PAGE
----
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Domestic violences stark reality
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The message Wednesday night was simple.

Domestic violence, left unchecked can be deadly.

And to drive that point home, Suzanne Schultz – who coordinates the Family Justice Center for the San Joaquin County District Attorney’s office – had a video that she showed for the lone mother and her daughter that attended Wednesday night’s domestic violence awareness meeting at the Lathrop Community Center.

It started with Donna Ramos – the mother of former Manteca High student Rene Ramos who was discovered strangled at the under-construction Home Depot location in Manteca in 2000 – talking about her daughter and the type of the person that she was.

Then she talked about the time that she saw her daughter with bruises on her arm – presumably given to her by then-boyfriend Jacob Silva.

She talked about how she saw her daughter with a black eye and told her that he was going to give her a black eye then what would stop him from doing worse – possibly even killing her.

Then the video shows the most startling images of the emotionally charged evening – the body of Ramos underneath the pile of rubble at the construction site, and a closer picture of her face amongst pieces of discarded insulation that had been used to cover her body. The picture showed her open eyes, and then the autopsy photos that vividly showed the strangulation marks on her neck.

Silva and a friend, 36-year-old Ty Lopes, were convicted of her rape and murder and both were sentenced to life in prison without the possibility of parole. Both cases were prosecuted by Schultz’ husband Chuck. Lopes was killed by his cellmate at Mule Creek State Prison.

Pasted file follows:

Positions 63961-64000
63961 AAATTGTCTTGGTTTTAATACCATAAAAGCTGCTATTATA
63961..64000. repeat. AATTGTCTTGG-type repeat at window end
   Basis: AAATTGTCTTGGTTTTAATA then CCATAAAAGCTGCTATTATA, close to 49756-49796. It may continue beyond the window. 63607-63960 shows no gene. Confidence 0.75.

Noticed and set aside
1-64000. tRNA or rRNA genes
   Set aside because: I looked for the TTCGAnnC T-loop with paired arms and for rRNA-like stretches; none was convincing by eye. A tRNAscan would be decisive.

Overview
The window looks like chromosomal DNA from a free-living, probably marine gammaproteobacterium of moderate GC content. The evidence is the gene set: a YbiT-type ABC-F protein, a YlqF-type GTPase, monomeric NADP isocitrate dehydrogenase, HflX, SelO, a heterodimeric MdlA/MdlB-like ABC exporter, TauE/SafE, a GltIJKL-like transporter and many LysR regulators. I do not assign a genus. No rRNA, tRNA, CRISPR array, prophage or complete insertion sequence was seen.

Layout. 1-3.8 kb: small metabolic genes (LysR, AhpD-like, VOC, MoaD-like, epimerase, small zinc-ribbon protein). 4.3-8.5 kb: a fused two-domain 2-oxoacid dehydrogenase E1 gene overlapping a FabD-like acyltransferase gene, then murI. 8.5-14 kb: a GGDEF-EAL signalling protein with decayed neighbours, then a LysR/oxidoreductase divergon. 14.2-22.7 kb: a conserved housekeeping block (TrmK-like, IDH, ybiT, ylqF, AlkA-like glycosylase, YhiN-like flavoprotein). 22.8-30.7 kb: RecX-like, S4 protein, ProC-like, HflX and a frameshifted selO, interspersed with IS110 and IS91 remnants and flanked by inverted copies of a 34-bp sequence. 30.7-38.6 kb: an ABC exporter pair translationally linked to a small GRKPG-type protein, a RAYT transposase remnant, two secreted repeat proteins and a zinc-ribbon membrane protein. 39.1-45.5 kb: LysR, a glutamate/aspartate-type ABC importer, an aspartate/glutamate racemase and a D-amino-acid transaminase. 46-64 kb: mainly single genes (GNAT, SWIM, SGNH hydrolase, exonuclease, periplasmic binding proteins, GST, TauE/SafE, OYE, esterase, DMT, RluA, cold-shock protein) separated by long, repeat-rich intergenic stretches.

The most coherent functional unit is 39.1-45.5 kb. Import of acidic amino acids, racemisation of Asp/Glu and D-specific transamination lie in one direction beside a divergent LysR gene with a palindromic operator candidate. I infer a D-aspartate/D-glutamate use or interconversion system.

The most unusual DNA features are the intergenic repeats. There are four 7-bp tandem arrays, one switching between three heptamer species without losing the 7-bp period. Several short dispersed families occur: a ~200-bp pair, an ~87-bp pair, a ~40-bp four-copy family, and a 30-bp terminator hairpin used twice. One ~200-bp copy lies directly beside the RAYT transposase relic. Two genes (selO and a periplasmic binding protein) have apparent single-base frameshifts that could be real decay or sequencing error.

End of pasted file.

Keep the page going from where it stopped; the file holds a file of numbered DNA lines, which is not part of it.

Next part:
The video, which included two other mothers and pictures and stories about noticing abuse before their daughters were ultimately murdered by their significant others, was intended to be emotional and it was intended to be startling.

And that’s because Schulz, who said that she started her work with the county after her husband prosecuted the Ramos case, doesn’t want to need to add more names to the video.

“I’d give this presentation to one kid or I’d give this presentation to 800 kids,” Schultz said about the lone Lathrop High School student who attended with her mother. “And it’s supposed to have some amount of emotion involved with it because if we can reach one person who is involved in a relationship like this or somebody that can step up and say something then it’s beneficial.

“I can’t necessarily say whether it works or not because I’m not going to follow these people after they leave here. But we want to prevent it before it gets to the level of a case like this that we have to prosecute. By the time it gets to us it can be too late.”

The Ramos case, Schultz said, was of special concern to her not just because her husband prosecuted the case, but because she would see him come home every night and lay out countless files from the case – pictures of her when she was young and pictures of her when she was in high school and pictures with bruises.

“When you prosecute a murder case there are so many files that sometimes they fill an office,” she said. “And you see somebody’s entire life laid out in photos.”

She got involved with her current work shortly after that case and said that she gives Wednesday’s presentation, which bears the seal of the San Joaquin County District Attorney’s office at the start of the video, at least once a month somewhere in San Joaquin County.

Wednesday’s particular session was the brainchild of Lathrop Police Chief Danelle Hohe who wanted to educate the public about domestic violence issues and how to spot  them in advance rather than dealing with them after it occurs.

Last month a 53-year-old Lathrop man shot and killed his 48-year-old wife and then turned the gun on himself.

To contact reporter Jason Campbell email or call 209.249.3544.